I'm aware that factors are the proper way to handle categorical variables but the explanation gets a little confusing when we start having factors with multiple levels.

For example, let's say I have a factor factor(department,levels=c('Finance','HR','Sales','Marketing'))

Now when I run a Cox regression to measure employee turnover, it will use Finance as the reference, or what ever reference I assign it using the relevelfunction. However, the interpretation is then confusing. I'm saying that if the exp(coef) is >1 for HR, I'm saying there is an increased risk in leaving the company for a member of HR compared to Finance. But the comparison is almost meaningless, because really I want to say "Increased risk of leaving because I'm in HR, compared to every other department".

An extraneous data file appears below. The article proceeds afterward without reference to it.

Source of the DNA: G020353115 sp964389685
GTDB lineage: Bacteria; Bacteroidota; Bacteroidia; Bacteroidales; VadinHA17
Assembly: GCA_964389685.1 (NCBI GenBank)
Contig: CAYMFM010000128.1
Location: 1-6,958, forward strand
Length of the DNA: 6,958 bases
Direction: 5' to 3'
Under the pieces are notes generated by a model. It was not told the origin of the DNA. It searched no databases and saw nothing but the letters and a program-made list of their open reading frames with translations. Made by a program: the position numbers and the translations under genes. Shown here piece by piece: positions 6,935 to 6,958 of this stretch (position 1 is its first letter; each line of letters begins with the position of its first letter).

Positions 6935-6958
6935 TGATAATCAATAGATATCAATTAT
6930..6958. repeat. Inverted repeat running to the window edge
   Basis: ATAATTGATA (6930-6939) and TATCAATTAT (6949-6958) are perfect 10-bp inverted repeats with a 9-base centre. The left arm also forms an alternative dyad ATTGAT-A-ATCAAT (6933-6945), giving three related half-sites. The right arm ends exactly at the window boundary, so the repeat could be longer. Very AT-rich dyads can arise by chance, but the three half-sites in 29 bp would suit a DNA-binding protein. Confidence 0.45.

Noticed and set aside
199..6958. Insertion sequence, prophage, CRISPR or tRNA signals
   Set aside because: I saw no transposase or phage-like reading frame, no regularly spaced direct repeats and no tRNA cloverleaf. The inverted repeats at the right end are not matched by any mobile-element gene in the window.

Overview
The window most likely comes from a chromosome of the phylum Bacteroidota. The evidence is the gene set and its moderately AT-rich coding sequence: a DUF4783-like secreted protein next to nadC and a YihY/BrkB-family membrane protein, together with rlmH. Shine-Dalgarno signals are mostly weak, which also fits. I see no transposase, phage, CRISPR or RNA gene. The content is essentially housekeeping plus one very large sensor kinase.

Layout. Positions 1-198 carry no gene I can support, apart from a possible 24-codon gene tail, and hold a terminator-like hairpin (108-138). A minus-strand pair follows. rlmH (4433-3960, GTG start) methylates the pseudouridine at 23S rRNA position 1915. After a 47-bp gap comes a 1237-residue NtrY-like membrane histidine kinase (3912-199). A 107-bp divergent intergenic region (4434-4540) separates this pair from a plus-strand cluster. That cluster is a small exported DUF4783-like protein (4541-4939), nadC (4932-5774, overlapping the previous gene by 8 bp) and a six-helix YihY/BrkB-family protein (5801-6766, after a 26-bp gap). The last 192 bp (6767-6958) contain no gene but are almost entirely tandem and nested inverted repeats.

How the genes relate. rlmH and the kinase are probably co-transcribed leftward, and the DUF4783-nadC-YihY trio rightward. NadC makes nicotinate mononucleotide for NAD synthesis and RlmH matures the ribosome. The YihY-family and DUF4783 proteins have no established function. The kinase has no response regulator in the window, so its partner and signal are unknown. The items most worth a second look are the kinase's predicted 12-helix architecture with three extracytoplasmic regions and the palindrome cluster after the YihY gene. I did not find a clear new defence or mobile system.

So if I use dummy variables here, then I can say that, correct? If Department_HR is at an increase risk it's accounting for all other departments. Am I thinking about this the right way? I have read elsewhere that using one-hot encoding or dummy variable is less than ideal for survival analysis, could someone explain why this might be the case too?

  • $\begingroup$ In a word: yes. That is the way to go $\endgroup$ – Repmat Nov 7 '18 at 17:45
  • $\begingroup$ so use dummy variables? $\endgroup$ – Ted Mosby Nov 7 '18 at 20:14

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